Maryam Mirzakhani died July 14. She was a prominent mathematician and had rocketed into the spotlight in 2014 when she became the first woman and first Iranian to be awarded the prestigious Fields Medal. She was only 40. She was should have had years ahead of her. Her death is a huge loss to the mathematical community.

Obituaries of Mirzakhani, including the one I wrote, tend to mention her interest in both hyperbolic geometry and billiards. What’s less clear in those articles is how those two areas are linked. In short, we can link the two areas by unfolding a billiards table into a surface that can support hyperbolic geometry.

Hyperbolic geometry is the study of surfaces whose natural geometry is saddle-shaped everywhere. Locally, objects that are two-dimensional, like the surface of a beach ball or bagel, can have one of three different kinds of geometry: positive (curved like a sphere), negative (curved like a saddle or Pringles chip), or flat (like a piece of paper or tabletop). Furthermore, surfaces can be classified by what kind of geometry is “natural” for the entire object. A bagel that sits in our real three-dimensional world has some spots that are ball-like and some spots that are saddle-like, but as an abstract surface, its “natural” geometry is actually flat. One way to see that is that you can build a bagel-like shape, or torus, from a flat piece of paper by gluing the edges together. See this article about the torus for more information.

Objects with no holes, like a beach ball, are naturally positively curved (also known as spherical geometry), and objects with lots of holes, like pretzels, have natural negative curvature (also known as hyperbolic geometry). Mirzakhani studied surfaces with lots of holes.

Those surfaces often came from billiards tables. Although mathematicians care about billiards tables in many different shapes, we might as well start with the rectangular table and see how we can get from a flat rectangle with billiards balls bouncing around on it to a surface, in this case a torus. I wrote about that in an article about one of my favorite spaces, two tori glued along a slit, so this explanation is adapted from that article.

Mathematical billiards are idealized. No friction will slow them down. Instead of a ball with some large area, a single point travels in a straight line until it hits the side of the table, at which point it has a perfectly elastic collision with the side and continues along its way in another direction. (The angle of incidence is the angle reflection, so if it hits the side of the pool table head on, it will be reflected back in the same direction. If it hits at a 30° angle, it will bounce off at a 30° angle.)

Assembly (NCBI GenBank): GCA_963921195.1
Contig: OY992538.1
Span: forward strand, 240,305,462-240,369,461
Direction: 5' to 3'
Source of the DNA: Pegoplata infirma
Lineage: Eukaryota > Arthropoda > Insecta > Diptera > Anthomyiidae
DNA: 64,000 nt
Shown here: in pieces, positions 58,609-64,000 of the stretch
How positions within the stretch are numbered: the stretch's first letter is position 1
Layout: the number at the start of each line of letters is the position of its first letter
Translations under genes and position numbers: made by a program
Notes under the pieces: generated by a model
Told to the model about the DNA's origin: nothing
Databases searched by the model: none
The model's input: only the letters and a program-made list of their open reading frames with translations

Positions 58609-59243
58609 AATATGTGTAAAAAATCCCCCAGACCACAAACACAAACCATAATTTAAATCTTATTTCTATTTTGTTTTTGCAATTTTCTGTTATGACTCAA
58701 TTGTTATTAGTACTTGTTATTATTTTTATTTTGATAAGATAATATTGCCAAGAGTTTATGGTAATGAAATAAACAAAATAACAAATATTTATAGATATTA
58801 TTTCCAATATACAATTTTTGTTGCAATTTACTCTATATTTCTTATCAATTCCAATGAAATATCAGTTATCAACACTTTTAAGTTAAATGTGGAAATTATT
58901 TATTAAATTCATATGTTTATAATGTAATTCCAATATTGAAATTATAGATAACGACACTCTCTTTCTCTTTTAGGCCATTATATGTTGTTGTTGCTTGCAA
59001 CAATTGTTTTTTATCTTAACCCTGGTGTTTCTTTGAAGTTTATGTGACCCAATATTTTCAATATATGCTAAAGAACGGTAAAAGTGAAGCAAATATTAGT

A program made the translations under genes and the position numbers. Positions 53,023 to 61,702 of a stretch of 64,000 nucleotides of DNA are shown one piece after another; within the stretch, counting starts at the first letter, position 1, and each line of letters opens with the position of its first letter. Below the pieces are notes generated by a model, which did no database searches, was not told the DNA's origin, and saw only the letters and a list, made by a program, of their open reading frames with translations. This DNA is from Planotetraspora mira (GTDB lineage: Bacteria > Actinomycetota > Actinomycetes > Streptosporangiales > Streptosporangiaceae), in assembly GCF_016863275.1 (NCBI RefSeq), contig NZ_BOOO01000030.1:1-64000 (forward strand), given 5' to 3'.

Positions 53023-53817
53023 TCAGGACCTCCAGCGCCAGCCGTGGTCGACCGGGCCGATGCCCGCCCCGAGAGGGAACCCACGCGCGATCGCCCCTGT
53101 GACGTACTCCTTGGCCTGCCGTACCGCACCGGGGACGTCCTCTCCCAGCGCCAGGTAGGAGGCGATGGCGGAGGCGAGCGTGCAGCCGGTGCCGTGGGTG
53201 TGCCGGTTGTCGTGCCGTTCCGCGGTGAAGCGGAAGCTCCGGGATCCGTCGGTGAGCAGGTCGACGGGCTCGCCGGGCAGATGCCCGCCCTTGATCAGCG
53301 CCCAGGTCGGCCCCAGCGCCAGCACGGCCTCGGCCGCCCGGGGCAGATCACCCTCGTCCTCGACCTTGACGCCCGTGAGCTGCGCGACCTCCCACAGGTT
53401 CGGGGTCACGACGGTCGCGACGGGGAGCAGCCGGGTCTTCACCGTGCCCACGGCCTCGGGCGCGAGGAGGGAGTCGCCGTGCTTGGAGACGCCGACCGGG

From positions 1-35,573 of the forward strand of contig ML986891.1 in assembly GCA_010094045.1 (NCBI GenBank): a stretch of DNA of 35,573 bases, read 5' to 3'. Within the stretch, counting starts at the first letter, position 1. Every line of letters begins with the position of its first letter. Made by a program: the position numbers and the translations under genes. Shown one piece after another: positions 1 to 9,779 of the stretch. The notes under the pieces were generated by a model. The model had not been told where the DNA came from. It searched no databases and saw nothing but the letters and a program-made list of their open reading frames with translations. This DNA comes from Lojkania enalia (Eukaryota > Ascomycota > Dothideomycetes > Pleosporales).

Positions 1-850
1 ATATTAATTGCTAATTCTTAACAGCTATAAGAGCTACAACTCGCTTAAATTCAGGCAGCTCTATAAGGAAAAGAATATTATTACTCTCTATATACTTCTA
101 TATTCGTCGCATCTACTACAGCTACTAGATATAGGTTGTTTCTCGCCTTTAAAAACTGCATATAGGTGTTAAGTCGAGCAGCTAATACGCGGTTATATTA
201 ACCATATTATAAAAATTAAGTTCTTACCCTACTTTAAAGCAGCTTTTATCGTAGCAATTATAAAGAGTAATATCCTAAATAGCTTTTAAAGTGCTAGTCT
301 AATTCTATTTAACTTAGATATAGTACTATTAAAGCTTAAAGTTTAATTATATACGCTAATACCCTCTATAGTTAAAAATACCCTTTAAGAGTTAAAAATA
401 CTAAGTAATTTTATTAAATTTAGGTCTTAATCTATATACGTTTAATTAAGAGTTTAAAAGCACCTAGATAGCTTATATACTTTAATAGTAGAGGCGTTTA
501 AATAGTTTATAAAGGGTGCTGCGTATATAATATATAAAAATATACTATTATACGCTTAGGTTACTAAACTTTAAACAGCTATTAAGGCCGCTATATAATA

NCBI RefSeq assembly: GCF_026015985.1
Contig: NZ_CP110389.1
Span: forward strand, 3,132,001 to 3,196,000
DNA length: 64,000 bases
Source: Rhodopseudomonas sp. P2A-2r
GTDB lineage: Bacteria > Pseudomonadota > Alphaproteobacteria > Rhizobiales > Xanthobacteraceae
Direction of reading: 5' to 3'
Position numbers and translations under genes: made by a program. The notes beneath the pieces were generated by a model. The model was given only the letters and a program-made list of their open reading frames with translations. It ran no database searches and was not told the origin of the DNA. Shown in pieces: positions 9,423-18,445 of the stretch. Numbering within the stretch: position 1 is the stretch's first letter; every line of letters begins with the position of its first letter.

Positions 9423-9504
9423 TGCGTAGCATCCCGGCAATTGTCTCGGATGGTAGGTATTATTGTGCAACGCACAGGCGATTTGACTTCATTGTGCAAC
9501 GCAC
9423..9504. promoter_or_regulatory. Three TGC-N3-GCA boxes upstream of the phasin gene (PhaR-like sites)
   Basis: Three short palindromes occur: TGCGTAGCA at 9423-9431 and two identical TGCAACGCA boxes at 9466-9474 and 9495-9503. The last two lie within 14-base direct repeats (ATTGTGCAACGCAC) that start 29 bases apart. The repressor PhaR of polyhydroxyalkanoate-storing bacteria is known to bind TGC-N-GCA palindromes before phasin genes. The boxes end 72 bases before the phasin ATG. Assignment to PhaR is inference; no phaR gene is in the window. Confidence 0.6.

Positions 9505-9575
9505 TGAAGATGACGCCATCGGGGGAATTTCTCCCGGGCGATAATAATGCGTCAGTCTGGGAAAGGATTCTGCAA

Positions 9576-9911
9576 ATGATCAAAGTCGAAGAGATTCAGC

All that bouncing around and changing directions make it complicated to keep track of the trajectory, so mathematicians employ a clever trick to make their questions easier: they unfold the table. When the ball hits the side, instead of the ball’s trajectory being reflected, we reflect the table, and the ball continues unhindered. That way the direction stays the same forever. To see how this works for a rectangle, we’ll follow a point around to see what happens. 

First, we start out moving northeast in a rectangle. I marked the rectangle with a little L in the bottom left corner so we can keep track of the orientation of the table as we unfold it.

When we get to the top of the rectangle, instead of bouncing back, we reflect the table across the top, and the point continues on its way.

When we reach the right side of the table, we reflect the table across the right side and keep going.

When we get to the top of that table, we reflect again.

When we reach the right side, we could reflect the table again, but the bottom left table has the same orientation as the table we would get, so we might as well jump back down to the bottom left table again instead. When we rearrange the table a little bit, we get our familiar torus, a rectangle with the top glued to the bottom and the left side glued to the right side.

Here's the whole process as a gif.

In this way, we get from billiards on a rectangle to straight-line flows on a torus. I saw this unfolding demonstration a few times in graduate school, and I felt pretty confident that I understood it. But the rectangle is a simple shape. And in the end, it unfolds into a surface that is naturally flat. Could I do this unfolding procedure and get a surface that is naturally hyperbolic? In the next post, I'll write about what happened when I tried to unfold a pentagonal pool table.